In my opinion we need some sort of manner to be able to query the server requesting additional contact details for a JID, this allows other clients to discover where they can contact you, and also allows you to discover where you yourself can be contacted from. Since Jingle is a client negotiation, we need the client to be able to discover its own surrounding so it can respond accordingly.

On second thought as well I think the contact details need to respond with what type the contact is. It could be a simple messaging contact. It could be a jingle contact.

I'm not sure if there is a JEP yet we could utilize for this but I'll throw in the worlds first pseudo-xmpp ;)

[juliet@server.com] - Queries server.com asking for contact details for juliet@server.com
[server.com] - Responds with items:
    - URI = juliet@msn.server.com
        - Basic Messaging Features
        - Jingle Support (In the future gateways may gateway to other IM audio)
    - URI = server.com/555
        - Jingle IAX (this is an IAX uri)

So now that the client can discover its available contact means, it can now populate its candidate fields for a Jingle request, and the other end can attempt a connection.

One could say this isn't needed if the user registers willingly with a gateway, such the same way msn etc does. In my next blog I think I will discuss how we can make gateways seamless. This I believe is important as well because some deployments may wish when a jabber account is created, the PBX automatically creates an IAX/SIP account and also voicemail, extensions etc.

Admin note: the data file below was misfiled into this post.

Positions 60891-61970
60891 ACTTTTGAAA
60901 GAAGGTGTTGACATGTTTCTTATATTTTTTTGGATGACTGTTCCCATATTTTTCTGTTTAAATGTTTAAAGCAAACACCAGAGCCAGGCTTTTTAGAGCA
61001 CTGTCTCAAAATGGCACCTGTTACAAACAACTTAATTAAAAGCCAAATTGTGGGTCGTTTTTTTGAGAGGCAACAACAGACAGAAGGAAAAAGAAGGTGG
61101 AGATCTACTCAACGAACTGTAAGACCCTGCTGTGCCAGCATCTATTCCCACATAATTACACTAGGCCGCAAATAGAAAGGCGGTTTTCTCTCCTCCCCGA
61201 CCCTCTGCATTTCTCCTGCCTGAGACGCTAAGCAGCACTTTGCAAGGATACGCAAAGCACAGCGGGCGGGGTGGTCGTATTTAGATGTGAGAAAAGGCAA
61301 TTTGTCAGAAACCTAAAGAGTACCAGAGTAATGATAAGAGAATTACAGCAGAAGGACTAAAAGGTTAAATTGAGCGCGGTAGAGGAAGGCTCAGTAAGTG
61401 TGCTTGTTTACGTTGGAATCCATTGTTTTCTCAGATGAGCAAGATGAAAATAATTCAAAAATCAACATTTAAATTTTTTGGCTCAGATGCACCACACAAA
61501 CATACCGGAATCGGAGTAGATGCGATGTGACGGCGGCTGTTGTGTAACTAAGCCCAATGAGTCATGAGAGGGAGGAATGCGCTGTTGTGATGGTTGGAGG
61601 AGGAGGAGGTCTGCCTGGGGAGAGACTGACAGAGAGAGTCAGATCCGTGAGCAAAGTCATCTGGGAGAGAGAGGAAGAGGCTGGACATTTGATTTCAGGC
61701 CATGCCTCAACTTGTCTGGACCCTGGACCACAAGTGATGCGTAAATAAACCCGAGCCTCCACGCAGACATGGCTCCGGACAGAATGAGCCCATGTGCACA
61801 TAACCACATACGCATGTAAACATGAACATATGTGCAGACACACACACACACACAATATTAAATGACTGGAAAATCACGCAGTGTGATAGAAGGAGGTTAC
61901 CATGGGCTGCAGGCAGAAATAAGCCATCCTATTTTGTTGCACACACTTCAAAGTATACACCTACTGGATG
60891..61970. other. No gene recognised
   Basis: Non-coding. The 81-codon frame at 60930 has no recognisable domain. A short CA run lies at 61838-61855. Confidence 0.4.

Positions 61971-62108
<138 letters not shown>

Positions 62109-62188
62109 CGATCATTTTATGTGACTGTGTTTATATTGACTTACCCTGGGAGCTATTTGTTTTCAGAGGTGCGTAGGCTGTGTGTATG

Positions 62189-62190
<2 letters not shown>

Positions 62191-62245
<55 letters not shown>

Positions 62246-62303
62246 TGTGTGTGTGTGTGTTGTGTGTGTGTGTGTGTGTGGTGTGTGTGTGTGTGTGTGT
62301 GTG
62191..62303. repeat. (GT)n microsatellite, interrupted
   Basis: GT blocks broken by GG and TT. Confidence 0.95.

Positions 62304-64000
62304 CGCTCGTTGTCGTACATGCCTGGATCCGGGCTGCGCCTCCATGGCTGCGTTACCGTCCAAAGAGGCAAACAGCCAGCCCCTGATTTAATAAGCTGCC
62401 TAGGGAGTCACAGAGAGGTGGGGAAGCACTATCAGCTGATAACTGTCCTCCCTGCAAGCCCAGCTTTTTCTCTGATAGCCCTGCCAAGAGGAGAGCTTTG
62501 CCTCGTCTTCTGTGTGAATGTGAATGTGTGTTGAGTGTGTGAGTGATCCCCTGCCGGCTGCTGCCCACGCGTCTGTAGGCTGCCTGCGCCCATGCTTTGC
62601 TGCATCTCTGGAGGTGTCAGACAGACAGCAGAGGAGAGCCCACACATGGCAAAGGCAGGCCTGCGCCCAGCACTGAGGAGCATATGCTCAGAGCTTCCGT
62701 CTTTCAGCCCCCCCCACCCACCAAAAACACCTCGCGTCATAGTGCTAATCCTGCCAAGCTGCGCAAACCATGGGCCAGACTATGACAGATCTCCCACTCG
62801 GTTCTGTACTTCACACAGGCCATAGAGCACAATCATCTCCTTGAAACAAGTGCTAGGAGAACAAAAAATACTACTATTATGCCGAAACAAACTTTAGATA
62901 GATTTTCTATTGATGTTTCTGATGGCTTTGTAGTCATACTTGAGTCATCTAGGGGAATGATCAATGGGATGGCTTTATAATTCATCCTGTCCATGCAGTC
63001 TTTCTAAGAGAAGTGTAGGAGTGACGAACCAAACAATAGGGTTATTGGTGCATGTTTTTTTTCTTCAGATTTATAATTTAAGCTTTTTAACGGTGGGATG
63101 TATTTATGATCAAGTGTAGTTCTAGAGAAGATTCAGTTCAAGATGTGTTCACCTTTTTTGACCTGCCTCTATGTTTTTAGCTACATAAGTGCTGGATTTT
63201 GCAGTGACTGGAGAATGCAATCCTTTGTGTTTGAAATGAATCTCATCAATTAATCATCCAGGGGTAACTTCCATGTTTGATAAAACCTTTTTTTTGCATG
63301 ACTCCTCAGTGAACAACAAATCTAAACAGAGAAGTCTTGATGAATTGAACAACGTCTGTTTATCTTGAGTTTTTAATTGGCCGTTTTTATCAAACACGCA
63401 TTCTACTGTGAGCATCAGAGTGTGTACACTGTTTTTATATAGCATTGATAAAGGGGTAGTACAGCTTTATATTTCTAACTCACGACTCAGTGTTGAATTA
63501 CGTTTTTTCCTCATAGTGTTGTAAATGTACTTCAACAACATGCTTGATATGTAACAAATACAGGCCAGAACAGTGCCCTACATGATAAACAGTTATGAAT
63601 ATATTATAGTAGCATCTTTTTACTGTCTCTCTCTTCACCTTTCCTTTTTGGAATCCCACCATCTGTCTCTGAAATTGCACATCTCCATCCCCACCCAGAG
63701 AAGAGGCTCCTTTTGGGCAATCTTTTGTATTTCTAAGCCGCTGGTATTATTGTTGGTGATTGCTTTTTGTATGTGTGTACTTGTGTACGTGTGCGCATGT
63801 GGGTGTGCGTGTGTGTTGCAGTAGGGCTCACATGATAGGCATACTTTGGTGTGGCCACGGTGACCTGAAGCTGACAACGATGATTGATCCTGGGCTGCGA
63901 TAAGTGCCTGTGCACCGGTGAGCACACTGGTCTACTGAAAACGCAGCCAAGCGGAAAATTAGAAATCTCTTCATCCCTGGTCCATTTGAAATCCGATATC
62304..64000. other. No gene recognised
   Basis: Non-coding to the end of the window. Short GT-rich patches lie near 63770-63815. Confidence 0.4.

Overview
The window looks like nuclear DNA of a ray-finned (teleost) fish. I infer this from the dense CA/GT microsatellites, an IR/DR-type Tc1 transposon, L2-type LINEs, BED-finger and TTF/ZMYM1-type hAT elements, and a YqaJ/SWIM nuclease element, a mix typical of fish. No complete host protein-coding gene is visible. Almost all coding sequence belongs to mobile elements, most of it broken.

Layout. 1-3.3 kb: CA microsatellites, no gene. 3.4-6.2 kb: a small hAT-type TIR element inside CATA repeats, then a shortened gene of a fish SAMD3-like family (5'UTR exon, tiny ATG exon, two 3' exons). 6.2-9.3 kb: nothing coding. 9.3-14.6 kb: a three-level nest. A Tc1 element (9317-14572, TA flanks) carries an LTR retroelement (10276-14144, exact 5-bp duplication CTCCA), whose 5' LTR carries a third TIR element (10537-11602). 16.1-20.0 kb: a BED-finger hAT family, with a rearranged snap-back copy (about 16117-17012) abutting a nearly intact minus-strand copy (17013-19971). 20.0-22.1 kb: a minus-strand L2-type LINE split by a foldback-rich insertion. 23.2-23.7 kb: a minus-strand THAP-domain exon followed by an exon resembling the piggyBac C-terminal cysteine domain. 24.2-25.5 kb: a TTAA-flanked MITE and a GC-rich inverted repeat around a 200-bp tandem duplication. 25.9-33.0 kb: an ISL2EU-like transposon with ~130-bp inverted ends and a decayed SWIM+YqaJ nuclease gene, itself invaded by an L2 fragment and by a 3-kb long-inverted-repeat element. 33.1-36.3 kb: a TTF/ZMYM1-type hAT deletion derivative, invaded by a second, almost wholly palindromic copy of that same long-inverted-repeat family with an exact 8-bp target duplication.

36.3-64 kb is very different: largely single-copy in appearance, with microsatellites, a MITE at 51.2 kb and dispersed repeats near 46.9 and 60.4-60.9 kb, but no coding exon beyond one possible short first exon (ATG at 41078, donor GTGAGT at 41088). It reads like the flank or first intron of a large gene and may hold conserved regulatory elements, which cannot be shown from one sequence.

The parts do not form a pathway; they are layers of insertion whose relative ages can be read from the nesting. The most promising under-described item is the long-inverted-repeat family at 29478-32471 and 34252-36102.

You could do this manually backend, but think of this situation:

You are running a client that doesn't support Jingle IAX but you support Jingle RTP. But you use an IAX capable hard phone on your desk. pbx.server.com the gateway to Asterisk knows you have a phone on your desk. Your client if it could discover this, now in its Jingle candidates could send off an IAX response even though it doesn't support IAX itself. Now calls seamlessly go to your hard phone.

3. PSTN Access
With all this in place. Our client still doesn't know if we dial 5555555 how to call that phone number. I think we need some sort of PSTN identifier when we query a Jingle capable server/gateway to find out what supports PSTN. We need some way to identify this. I'm not sure exactly how to approach this yet.

Jingle and the phone world just seems to get more blurry for me and clearer at the same time the more I think ;) With XMPP there is so many ways to do the same thing. I would really appreciate some feedback on these things. Hopefully we can start hashing real solutions for these problems.

I believe we must solve #1 first, we need a way to better identify call addresses.

I think if servers and clients can get smarter this way we really have something going here.

Thursday, April 27, 2006

Jingle & the outside world

I've been thinking again about Jingle. Spoke to some Asterisk guys, also met some great guys in the Freeswitch project. Discussed some ideas etc.

I really like Jingle and where this is taking us but I'm left a bit confused about some solutions I need to solve. Currently Jingle is mostly a client to client protocol. But what if we want more. What if the Jabber server has a PBX behind it. I envision something like: